Thin-film transistors are used in a variety of electronic devices such as high performance active matrix liquid crystal displays, two dimensional medical imagers, sensors, artificial retinas, ring oscillators, and high energy particle detectors. Conventional thin-film transistors are field-effect transistors. Field effect transistors contain three electrodes, source, a drain, and a gate. During transistor operation, current flows from the source to the drain, and the magnitude of that current is controlled by a voltage applied to the gate. The thin-film transistor performance is significantly influenced by characteristics of the interface between the semiconductor and an adjacent dielectric.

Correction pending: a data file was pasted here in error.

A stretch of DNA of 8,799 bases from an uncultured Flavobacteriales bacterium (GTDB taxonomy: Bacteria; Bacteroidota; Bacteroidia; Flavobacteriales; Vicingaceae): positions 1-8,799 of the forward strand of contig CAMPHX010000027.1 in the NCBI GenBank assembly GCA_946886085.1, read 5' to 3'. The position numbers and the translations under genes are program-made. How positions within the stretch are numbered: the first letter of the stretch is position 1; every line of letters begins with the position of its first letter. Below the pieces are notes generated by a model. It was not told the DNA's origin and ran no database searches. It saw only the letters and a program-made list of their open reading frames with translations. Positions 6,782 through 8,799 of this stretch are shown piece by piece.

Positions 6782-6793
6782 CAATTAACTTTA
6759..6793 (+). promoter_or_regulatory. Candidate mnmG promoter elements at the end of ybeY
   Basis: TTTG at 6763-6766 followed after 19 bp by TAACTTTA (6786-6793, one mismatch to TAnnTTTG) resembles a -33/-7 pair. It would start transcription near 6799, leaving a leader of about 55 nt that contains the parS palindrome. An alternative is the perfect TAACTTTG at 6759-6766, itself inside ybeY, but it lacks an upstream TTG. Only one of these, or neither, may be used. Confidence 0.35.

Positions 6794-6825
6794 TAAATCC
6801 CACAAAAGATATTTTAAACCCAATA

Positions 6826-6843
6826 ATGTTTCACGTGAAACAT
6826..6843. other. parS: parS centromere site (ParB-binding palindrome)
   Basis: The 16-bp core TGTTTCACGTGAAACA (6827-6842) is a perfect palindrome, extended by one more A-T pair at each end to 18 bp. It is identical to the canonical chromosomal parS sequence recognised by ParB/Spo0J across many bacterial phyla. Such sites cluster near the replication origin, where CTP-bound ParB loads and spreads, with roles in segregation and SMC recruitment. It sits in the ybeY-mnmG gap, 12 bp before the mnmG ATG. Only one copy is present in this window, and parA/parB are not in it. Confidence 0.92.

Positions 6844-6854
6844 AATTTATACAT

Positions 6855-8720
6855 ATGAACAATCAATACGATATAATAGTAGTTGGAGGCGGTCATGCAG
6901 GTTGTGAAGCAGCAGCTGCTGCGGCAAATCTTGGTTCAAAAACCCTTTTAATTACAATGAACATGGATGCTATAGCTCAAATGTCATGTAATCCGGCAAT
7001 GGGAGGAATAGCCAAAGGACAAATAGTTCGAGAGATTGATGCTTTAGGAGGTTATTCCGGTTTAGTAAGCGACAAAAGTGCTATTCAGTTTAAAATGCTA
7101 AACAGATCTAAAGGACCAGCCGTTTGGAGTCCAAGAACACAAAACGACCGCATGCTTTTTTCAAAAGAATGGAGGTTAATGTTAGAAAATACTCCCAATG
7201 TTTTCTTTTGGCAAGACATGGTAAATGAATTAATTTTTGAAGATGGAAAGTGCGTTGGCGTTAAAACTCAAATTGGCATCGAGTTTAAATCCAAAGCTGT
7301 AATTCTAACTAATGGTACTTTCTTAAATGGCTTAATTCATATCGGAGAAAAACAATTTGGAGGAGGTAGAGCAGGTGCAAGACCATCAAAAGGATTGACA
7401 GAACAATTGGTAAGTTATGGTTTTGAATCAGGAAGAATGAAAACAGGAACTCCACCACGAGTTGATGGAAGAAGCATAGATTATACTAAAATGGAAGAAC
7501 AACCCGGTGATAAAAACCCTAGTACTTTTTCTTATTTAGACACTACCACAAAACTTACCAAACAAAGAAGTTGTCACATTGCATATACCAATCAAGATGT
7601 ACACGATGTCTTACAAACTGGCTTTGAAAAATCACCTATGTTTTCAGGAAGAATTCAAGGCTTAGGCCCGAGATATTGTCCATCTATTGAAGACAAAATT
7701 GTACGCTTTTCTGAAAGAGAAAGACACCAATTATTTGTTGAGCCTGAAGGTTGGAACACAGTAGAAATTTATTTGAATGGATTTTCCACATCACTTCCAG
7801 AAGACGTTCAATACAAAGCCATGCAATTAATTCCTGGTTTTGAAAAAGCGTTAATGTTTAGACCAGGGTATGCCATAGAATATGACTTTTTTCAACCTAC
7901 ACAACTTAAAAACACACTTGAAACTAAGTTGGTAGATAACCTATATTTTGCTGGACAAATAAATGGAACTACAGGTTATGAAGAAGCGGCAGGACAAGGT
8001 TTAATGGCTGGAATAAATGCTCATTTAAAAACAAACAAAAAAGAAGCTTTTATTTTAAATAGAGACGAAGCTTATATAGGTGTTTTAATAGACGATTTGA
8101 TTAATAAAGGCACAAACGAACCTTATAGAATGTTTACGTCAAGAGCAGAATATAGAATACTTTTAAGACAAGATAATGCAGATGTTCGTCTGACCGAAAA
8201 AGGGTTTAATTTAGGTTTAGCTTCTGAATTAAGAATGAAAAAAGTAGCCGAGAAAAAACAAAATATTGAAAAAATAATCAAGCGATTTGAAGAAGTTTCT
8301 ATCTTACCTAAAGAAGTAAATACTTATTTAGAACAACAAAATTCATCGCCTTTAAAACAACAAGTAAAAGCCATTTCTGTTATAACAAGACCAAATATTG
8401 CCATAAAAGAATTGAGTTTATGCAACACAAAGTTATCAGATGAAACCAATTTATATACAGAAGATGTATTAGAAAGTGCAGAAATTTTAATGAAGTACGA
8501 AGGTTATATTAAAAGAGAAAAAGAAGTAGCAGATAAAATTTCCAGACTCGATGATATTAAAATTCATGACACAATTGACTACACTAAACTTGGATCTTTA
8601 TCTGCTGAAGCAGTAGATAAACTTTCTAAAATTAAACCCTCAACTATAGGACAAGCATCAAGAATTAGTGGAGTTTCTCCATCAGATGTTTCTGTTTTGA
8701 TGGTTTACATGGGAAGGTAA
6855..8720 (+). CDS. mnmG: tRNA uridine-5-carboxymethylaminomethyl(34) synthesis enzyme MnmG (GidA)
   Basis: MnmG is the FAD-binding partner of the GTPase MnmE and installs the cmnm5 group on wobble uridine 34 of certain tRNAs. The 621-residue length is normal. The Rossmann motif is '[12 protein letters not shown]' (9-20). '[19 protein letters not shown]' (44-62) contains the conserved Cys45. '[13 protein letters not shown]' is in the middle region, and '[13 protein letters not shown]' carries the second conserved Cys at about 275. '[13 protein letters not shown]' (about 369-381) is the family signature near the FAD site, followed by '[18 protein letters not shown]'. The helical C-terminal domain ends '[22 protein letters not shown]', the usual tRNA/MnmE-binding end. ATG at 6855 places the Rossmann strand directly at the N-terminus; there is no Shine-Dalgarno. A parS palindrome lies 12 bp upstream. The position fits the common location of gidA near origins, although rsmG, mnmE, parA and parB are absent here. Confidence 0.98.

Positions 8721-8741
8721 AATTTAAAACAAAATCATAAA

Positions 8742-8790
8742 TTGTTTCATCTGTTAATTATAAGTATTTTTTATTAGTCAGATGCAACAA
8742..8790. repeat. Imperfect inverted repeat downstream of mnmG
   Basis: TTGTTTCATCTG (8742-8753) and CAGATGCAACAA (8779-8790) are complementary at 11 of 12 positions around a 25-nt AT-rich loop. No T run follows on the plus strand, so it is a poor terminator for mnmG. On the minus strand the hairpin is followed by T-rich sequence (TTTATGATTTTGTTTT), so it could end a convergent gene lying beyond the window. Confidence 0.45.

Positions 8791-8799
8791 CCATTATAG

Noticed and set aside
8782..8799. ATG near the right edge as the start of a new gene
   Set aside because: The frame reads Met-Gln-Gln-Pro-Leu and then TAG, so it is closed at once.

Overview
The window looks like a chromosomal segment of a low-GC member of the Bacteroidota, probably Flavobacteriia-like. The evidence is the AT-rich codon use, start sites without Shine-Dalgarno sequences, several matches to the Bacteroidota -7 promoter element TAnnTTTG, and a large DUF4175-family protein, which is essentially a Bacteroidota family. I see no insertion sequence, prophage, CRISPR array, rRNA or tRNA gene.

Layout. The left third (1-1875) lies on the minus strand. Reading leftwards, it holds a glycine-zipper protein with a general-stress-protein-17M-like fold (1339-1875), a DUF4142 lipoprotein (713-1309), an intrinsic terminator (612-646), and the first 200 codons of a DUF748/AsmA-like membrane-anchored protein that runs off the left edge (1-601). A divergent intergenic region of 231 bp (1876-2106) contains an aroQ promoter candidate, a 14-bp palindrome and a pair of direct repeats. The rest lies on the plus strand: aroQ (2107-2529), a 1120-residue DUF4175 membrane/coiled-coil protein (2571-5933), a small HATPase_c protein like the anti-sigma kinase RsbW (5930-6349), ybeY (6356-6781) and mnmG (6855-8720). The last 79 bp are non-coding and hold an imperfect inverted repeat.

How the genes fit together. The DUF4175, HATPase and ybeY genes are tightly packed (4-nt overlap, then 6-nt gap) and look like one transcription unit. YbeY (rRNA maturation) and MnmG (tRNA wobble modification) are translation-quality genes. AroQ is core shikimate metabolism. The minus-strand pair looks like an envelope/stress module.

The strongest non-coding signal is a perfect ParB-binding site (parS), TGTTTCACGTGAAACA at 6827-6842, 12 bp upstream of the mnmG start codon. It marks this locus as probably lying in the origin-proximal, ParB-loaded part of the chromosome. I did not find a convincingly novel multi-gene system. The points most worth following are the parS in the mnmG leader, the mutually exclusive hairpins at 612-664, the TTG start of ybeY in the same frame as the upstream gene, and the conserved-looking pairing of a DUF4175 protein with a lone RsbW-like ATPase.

These thin-film transistors are generally made from amorphous silicon or polycrystalline silicon. An amorphous silicon thin-film transistor can be fabricated in an array form on large substrates (such as 600 mm by 720 mm glass) at low temperature (such as less than 350 C.) with high throughputs. A polycrystalline silicon thin-film transistor generally utilizes a high temperature crystallization, or deposition step, which restricts the number of suitable substrates. Although there are low temperature polycrystalline silicon thin film processes, such as excimer laser crystallization and solid phase crystallization methods, processing time for such methods is usually excessive as compared to the requirements for mass production on very large substrates.